Now that we’ve cleared up the mystery of Lillian Collier: The Vanishing Flapper, we’re left with another mystery: what was the deal with Virginia Harrison, her “aid?”

Virginia Harrison, left, with Lillian
Collier, Feb, 1922, in the Tribune

When the Wind Blew Inn, a bohemian tea room, was raided on February 13, 1922, the police arrested 40 patrons, as well as Lillian Collier, the owner, and Virginia Harrison, who was variously described in the press as Lillian’s aid, assistant, partner, employee, or sister (some modern commentators have assumed that “aid” was code for “girlfriend.”). They were both listed as living in the same building as the tea room, though by April Lillian’s address was given as 545 N. Michigan, around the corner from the place. Between Feb 13 and April 21, the place was raided several times, and Lillian (who claimed to be friends with Mayor Thompson) successfully received a writ banning the cops from interfering with her.

Lillian took to complaining that “cops are here oftener than customers.” “They simply come in droves;” she told the Journal. “And it is hard to distinguish between them and guests, except that the cops….never take off their hats. My! I nearly insulted a customer a while ago. An absent-minded old gentleman sat down without removing his hat. I told him, ‘if you cops’re going to hang around here you’ll have to eat and be merry and take off your hats!’ My, but he was indignant! ‘Madam,’ he said – and I just hate to be called ‘madam’ – “madam, you confuse me.’ Of course, I apologized and told him my latest joke.” She told a judge that she ran a strictly decent place, and that she believed it was the finest restaurant ever built into an old gasoline station (Though later patrons admitted that the 75 cent cups of “tea” were not really tea).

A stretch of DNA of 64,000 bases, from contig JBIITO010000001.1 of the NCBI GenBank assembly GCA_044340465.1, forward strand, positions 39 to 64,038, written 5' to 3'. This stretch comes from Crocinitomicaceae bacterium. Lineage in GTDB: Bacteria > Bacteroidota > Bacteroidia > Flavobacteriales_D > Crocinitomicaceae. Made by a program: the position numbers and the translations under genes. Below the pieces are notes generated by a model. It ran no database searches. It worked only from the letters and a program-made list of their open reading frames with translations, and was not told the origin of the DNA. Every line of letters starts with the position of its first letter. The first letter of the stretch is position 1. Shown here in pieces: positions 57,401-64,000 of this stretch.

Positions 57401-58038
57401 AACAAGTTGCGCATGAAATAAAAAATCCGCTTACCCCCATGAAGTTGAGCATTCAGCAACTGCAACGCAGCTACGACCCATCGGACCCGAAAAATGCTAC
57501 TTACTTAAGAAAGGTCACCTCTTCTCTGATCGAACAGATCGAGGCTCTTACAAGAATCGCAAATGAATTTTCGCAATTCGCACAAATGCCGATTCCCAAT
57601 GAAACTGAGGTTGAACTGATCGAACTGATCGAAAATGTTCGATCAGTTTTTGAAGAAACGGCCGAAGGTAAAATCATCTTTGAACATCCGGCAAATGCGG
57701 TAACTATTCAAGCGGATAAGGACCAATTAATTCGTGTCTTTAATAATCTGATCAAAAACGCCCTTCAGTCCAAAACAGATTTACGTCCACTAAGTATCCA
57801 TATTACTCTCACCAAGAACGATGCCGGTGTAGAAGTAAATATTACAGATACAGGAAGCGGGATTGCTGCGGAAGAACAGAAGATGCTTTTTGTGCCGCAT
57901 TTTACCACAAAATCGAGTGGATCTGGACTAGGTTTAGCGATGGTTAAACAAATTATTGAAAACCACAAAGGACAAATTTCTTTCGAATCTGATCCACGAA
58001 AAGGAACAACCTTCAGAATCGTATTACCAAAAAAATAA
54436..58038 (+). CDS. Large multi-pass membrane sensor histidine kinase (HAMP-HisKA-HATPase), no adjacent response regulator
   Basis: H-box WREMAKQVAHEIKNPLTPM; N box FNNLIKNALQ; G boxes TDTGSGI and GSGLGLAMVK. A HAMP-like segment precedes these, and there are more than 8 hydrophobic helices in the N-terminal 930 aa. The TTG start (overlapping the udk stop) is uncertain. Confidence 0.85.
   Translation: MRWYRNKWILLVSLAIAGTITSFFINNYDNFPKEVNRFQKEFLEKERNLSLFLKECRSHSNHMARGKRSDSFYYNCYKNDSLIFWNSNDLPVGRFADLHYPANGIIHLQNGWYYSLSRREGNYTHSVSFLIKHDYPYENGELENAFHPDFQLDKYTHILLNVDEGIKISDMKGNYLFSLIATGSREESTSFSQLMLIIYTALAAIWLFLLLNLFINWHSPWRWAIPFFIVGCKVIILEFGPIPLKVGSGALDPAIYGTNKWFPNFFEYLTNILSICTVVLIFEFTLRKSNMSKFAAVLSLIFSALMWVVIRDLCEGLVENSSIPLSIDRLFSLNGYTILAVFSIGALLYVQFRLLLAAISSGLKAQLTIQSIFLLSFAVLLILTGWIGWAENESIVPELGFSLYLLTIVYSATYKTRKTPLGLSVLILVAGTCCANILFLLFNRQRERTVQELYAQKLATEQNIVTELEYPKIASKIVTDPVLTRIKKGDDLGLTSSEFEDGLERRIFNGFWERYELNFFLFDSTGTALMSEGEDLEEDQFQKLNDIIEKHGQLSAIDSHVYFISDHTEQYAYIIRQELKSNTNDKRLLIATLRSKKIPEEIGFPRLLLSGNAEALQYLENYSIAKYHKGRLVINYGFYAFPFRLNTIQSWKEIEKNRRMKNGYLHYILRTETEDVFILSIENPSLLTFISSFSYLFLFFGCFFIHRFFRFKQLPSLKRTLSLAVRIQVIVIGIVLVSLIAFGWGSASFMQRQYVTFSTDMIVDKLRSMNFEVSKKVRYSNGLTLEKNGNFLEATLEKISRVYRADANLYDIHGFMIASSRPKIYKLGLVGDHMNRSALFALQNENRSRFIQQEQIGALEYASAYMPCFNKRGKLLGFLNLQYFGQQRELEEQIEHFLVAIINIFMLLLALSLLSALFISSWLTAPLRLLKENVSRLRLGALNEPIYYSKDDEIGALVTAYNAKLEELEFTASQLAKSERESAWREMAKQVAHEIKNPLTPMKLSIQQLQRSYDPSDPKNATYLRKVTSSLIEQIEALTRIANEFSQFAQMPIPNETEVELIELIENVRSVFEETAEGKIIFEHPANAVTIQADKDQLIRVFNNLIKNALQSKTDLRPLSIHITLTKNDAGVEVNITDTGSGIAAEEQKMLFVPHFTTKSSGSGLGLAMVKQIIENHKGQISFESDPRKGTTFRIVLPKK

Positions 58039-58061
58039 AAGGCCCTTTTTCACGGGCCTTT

Cops certainly did make trouble, and teased her in court, saying that they used only candle-light because it “saved on dishwashing costs.” A few cops were said to be laughing when the place burned down in April, 1922 (Lillian opened a new, slicker version right next to the police station on LaSalle to save them the trip, but it wasn’t a success – it was too “nice” for the bohemian crowd).

One paper said it was Virginia Harrison who told the judge “There is no snugglepupping at the Wind Blew Inn,” the most famous line from the whole affair. She was often photographed alongside Lillian, and was her co-defendant at the bizarre trial in March, 1922, when the two of them were sentenced to read a book of fairy tales to cure their bohemianism.

A few weeks later, The Wind Blew Inn burned down. The Tribune said that Lillian blamed puritan arsonists.  In other papers, though, she seemed to be putting the blame on none other than Virginia Harrison!

It seems that in the weeks that followed their strange sentencing, the two of them had a falling out of some sort. By April 21, the night of the fire, Virginia was described as a disgruntled former employee who had been heard making threats, and who may have even been seen around the place with a can of gasoline. Lillian herself was brought in for questioning, but when it turned out she had no insurance on the place, she was absolved of all blame, and police began to focus on looking for Virginia Harrison.

Virginia in the
Chicago American

Here her story seems to end. I’m not sure whether they ever found her or what. One paper said that she was also known as Jean Lawrence (whether that or Virginia Harrison was her real name is hard to guess). Either name is common enough that she’s pretty hard to trace.

So what became of her? Was she Lillian’s girlfriend (or trying to be?) I can imagine a scenario in which she was in love with Lillian, but Lillian wasn’t actually into girls, and Virginia torched the place after being rejected… but that’s usually the sort of story that happens in bad TV dramas that risk get boycotted by GLBT groups!   Her antics and quotes certainly didn’t attract as much media attention as Lillian’s own did – papers rarely quoted her directly or spoke about her adventures in flagpole sitting, etc.  Other than possibly being the source of the “snugglepupping” line (which other papers credited to Lillian), it’s Lillian who gets all the best quotes in the articles, and who was later remembered in many reminisces of Chicago bohemia.